“Death of A Salesman” – Second Impressions

What I remember from Death of a Salesman is mostly what I remember from the movie version of the play rather than the written version, and in the movie version I mostly remember Willy as volatile and someone who easily lost his temper.  So after reading the play for a second time, it’s nice to remember Willy and his family as more than just a delusional guy with a dysfunctional family.

One of the reasons I thought Willy and his family are delusional is due to the fact that they are overly confident.  Willy is very confident about his skills as a salesman with quotes like “I’m the New England man, I’m vital in New England,” and thanks to him, his sons are confident regarding their skills and capabilities as well.  However, this time I noticed waaay more. Although Willy may often be cocky, he also has quite a few of his insecure moments, more than I remembered.  For example, Willy very worriedly asks Ben if he’s raising his sons right and is concerned about their future, specifically Biff’s.  Another example that I didn’t notice last time is that Willy even sometimes doubts his abilities as a salesman and worries about how to pay the bills and face Linda.  This definitely makes me sympathize with him more compared to last time when I criticized him for not being able to provide for his family.  I specifically felt more bad for him than last time when Willy was turned down by his boss and not even taken seriously when Willy was literally pouring his heart out about his inspiration for becoming a salesman in the first place to his Howard who probably couldn’t care less.

Among the many things that literally seemed to pop up the second time while reading the play, like the huge amount of stage directions or the way Willy, unlike his usual self, initially behaved and spoke like a puppy compared to his much younger but confident boss, Howard, the thing which stood out the most to me was Willy’s relationship with his father.  At first, I had always thought that Willy respected and admired Ben, his older brother, but now I realize that he felt the same for his father too or possibly even more.  This is because of instances such as when Willy insists on Ben telling his sons about their father or when he reminisces about his self-reliant family and the handymen that they were.  I think Willy then used those same ideals with his sons.  Basically, I realized that the strong father-son-relationship between Willy and Biff probably didn’t just come out of nowhere, but instead could’ve been influenced by the same admiration/love Willy had for his father (and for his brother Ben too???).  Also, based on the fact that during their conversations Happy often would often attempt to voice his opinion to either try to please or praise Willy and Biff, means that Happy is probably also part of the “admiration” circle since he, the neglected son, still loves and looks up to both Willy and “the old Biff” very much.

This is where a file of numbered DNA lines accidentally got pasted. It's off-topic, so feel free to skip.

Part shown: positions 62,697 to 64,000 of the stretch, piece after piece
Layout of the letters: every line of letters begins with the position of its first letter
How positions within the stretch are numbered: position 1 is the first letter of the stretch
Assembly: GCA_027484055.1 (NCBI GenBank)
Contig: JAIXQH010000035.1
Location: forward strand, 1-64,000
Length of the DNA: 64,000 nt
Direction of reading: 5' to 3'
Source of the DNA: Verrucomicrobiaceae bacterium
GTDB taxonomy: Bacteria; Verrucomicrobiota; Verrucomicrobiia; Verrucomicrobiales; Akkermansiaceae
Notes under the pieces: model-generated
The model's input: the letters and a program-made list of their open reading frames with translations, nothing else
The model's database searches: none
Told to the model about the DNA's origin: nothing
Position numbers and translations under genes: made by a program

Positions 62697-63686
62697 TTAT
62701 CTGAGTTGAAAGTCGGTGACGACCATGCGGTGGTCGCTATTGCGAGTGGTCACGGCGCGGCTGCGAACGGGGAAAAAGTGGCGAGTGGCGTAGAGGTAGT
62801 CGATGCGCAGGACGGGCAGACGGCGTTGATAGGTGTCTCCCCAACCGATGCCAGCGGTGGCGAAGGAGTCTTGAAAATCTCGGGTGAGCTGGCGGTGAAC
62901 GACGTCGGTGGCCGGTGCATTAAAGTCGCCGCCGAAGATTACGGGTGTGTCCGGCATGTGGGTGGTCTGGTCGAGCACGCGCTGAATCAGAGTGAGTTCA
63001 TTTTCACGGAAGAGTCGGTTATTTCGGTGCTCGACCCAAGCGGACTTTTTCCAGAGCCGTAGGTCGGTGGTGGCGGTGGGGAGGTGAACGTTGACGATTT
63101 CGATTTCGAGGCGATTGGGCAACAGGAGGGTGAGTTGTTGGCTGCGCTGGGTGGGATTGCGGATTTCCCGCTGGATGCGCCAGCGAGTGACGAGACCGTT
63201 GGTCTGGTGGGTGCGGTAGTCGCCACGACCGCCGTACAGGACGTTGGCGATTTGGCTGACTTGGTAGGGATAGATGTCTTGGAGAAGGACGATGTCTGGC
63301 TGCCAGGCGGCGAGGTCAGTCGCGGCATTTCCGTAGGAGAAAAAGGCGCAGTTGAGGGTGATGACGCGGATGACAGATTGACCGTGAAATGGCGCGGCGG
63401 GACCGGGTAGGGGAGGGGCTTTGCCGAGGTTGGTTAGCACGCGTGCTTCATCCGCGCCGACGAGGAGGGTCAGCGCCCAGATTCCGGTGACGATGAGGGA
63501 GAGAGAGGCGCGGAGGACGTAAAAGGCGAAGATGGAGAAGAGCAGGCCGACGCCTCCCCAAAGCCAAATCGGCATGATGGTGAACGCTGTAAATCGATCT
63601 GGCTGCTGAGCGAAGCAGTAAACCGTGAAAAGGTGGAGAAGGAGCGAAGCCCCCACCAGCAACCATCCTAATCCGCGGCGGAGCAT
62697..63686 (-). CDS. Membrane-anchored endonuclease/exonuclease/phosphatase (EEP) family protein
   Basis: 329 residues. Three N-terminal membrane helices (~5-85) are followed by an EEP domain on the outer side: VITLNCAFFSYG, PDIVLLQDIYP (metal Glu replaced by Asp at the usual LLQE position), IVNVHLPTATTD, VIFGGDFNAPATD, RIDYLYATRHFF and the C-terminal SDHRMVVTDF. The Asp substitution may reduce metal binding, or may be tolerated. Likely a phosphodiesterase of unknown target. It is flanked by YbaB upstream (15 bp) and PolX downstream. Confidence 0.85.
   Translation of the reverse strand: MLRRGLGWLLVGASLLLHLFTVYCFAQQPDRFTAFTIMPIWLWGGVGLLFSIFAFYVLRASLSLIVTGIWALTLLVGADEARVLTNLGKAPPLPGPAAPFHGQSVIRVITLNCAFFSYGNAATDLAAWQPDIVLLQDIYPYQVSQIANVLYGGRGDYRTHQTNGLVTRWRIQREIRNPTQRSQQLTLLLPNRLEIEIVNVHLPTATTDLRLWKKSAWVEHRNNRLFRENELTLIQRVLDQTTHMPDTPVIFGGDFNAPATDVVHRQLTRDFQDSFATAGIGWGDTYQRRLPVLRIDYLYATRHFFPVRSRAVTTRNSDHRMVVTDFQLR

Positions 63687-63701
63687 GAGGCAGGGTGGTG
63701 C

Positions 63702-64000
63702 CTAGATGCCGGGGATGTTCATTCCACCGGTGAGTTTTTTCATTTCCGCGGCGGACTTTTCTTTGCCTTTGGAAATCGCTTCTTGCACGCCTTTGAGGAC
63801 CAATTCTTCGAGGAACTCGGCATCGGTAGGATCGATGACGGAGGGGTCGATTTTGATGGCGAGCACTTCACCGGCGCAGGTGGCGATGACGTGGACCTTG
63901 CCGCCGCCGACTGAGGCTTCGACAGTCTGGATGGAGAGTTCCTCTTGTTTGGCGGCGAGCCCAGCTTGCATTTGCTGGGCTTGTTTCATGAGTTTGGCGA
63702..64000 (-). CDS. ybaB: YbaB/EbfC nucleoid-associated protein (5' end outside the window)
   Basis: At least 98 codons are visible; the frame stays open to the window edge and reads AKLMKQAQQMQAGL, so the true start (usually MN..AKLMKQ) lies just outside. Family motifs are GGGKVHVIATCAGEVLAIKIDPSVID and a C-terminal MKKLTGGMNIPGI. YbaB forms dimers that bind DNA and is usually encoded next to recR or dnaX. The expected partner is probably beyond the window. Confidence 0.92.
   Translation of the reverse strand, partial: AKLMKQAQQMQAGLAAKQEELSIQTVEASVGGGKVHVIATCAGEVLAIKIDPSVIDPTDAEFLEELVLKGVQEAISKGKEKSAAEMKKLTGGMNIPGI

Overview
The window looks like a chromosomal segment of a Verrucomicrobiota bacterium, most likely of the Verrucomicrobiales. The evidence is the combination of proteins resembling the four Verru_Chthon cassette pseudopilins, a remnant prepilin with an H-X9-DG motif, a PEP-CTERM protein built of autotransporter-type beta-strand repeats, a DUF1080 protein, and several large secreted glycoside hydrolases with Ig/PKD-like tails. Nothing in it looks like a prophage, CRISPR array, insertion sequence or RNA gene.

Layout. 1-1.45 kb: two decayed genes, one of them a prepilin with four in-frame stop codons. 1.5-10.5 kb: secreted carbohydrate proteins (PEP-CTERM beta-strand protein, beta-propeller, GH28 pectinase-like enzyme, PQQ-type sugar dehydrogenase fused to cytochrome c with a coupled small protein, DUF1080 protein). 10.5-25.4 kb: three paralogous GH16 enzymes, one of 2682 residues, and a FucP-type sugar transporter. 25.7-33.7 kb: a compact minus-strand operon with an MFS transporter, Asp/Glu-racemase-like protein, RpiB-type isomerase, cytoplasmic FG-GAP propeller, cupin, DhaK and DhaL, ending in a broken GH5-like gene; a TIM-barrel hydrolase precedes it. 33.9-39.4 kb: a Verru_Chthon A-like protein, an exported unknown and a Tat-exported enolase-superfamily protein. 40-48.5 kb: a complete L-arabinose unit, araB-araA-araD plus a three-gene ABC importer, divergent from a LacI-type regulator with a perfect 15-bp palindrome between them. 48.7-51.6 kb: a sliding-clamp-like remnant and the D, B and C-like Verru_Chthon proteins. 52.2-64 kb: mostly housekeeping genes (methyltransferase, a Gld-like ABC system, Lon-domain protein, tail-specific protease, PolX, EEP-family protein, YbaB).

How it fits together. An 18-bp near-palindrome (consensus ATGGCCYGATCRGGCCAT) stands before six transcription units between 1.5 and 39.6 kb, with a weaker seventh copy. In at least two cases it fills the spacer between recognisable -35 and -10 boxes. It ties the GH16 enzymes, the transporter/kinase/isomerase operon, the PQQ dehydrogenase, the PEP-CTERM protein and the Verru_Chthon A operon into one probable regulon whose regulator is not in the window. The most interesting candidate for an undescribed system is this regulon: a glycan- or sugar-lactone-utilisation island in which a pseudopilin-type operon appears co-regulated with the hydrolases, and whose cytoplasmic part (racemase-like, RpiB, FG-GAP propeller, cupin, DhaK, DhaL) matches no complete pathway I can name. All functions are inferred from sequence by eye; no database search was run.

Another thing that came to light was my change in opinion about the relationship between Willy and Linda.  I never understood and still don’t understand exactly why Lind still continues to love Willy the way that she does.  However, while reading it for the second time, instead of viewing Linda as Willy’s abused wife who’s being taken advantage of, I literally viewed her as his mother who loves and nurtures Willy, the child, with patience and receives his anger and frustration with a calm and understanding attitude.  The way Linda and Willy behave with each other reminds me of them as a couple with more of a mother-son-relationship rather than a husband-wife-relationship.

Overall, not only reading the play for the second time seem a lot shorter, I also saw the softer and more distressed side of Willy which was quite different to my memories of him as just being a confused, frustrated, and unappreciative old man. Even though this time I already knew what was going to happen, I definitely found it a lot less boring or dry because I spent more time focusing on WHY (instead of what) the characters, specifically Willy, did what they did or said what they said.  Reading the play for a second time helped and revealed a lot more than I honestly expected it too, and I’m interested in seeing what more “revelations” will be in store the third time around.

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